Now I See a Person Institute (NISAPI) is a non-profit teaching and clinical institute devoted to helping people achieve a complete and sustainable recovery by pairing the normalcy of nature and nurturance of a out of the office therapy setting including a horse ranch with a philosophy of postmodern collaborative practice. Here, people are seen as who they are as persons rather than their diagnoses, and we identify and nurture the inherent positive strengths and self-agency of each client and family member to facilitate their journey of healing. Our clients, were previously considered “high risk” individuals who have lost hope after previous therapy, medication, or hospitalization and/or who have been considered unchangeable by previous mental health providers.
In 2007, I received an email from a colleague that talked about doing therapy with horses. That gave me an idea, and at the urging of my international colleagues, I decided to open a postmodern institute where I could practice therapy, teach, do research, and supervise clinicians as I had previously done for decades in Texas. So, I brought all my current master’s level students and a handful of PhDs from the university to a horse ranch in Chatsworth, California, and we created the Now I See A Person Institute (NISAPI): Healing Under Served Populations Using Community Engagement: A Collaborative Recovery Model (CEACRM).
The name as well as the philosophy of our new nonprofit emerged from the experiences of one of my young students. She had told me during a practicum session, “I hate my client,” and I was surprised she felt safe enough to use those words. I recalled the words of collaborative therapy pioneers Harry Goolishian and Tom Anderson, who said, “When we do not like our clients, it has to do with us as a therapist, and not a client, we were holding prejudice to our clients….”
In the next practicum session, I asked the student how things were going with this client that she did not like. And she said, “The client I hated is now my most beloved.” I replied, “Let’s get this on tape.” For the next hour and a half, the class learned about this student’s journey. During her interview, she kept repeating that for the first time in 10 sessions, she had left the treatment plans, diagnosis, and progress notes outside the door and walked in with an open heart. And for the first time, she saw a “person” in front of her. She did not see the treatment plan, which was hers, not the client’s, and she could understand the pain and suffering that the client was going through.
It is amazing what happens when therapist and client both see each other as people. A collaborative relationship evolves wherein the client takes charge – sometimes for the first time of their treatment and lives.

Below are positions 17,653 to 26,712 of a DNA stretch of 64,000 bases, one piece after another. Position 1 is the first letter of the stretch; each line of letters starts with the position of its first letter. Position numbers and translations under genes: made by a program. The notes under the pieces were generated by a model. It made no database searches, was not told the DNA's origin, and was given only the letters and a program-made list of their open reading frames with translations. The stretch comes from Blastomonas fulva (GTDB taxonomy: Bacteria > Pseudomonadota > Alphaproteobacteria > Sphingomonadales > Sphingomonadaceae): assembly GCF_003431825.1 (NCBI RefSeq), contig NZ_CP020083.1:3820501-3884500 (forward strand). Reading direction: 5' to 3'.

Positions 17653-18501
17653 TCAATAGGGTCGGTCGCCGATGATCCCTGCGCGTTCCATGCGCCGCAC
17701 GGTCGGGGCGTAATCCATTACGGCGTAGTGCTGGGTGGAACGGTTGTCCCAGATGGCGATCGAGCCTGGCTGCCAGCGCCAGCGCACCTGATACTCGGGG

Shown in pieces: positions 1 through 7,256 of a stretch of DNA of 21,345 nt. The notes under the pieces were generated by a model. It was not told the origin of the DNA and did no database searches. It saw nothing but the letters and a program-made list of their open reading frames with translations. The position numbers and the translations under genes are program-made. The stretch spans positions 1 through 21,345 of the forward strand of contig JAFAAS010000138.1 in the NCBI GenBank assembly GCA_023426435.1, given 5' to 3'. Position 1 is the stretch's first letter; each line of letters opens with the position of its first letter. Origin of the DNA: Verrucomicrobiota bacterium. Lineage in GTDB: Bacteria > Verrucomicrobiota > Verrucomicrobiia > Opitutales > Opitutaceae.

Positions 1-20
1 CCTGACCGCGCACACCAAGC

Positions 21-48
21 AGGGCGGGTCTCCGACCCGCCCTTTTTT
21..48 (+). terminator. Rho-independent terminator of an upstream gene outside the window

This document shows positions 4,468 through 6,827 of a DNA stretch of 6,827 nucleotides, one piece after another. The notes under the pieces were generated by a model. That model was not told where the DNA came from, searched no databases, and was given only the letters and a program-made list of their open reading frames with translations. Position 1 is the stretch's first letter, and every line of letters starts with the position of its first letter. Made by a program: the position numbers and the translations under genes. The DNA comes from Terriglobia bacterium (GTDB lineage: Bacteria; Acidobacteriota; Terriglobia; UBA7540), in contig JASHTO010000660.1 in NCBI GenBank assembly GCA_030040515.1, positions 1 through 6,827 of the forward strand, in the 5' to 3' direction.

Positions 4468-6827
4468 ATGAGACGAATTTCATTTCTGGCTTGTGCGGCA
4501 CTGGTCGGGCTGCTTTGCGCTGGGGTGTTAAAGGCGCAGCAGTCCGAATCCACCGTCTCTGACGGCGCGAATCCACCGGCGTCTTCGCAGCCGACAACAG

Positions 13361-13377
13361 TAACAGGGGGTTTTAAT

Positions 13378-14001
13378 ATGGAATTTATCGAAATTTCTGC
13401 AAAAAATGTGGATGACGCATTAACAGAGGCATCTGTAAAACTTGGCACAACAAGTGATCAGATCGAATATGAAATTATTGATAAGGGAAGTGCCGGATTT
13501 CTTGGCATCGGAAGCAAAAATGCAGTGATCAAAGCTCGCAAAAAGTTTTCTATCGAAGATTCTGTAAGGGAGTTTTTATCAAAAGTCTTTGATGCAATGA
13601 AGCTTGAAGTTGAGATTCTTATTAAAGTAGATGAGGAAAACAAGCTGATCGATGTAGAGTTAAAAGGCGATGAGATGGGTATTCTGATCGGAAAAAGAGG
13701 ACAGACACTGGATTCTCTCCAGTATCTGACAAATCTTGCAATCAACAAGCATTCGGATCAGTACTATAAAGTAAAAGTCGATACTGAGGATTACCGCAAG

To facilitate this collaborative relationship at NISAPI, we created an egalitarian environment where diagnosis is transcended, people are seen as honored guests, and everyone wears boots and jeans. The horse ranch setting provides normalcy and nurturance from the moment a client arrives. When coming onto the ranch, they meet and engage with the entire team of therapists –both human and equine.
Humanizing Therapy: A Gentle Collective Participation to Heal
Now I See A Person participates with vulnerable and hopeless populations who did not find prior success but who became unfortunately more hopeless in their search for alleviation of symptoms, trauma and suffering. (Nepustil & Swim, 2022 & Swim, Abramovitch, Mackintosh, & Buickians, 2022).
From 2007 to 2020, we primarily combined horses and nature with Collaborative-Dialogical Practices and embraced people’s communities to co-create new possibilities and options to live without symptoms, and collectively create nurturing and sustainable change when change had been hopeless. From 2020 to current we provide therapeutic services that we call Out of the Office using nature and around horses, in people’s gardens, and on telehealth. Our time with the horses helped us to humanize ourselves with our clients and supported our caring work in other venues.
We view mental wellness through systemic lenses for over four decades. We include who is important to the members and this may include legal mandated participants, particular family members or others who can be of support. Our clients heal and shed severe mental illness labels. Being a person and not a label reflects normalcy and people grow to see themselves as people who had trauma, symptoms, suffered and healed (Swim, 2021).
Jaakko Seikklula (Barnes, 2022) currently writes regarding how severe symptoms and suffering are coping mechanisms. Once they no longer see themselves as a mental illness label but as being a person they flourish. Suicidal ideation or psychosis ceases. Families reunite. Most of the people we see redesign their lives such as finding their purpose in life; going off to college or creating preferred lives regardless of their suffering or age. They were perhaps too overwhelmed with suffering to have had an opportunity to do so previously.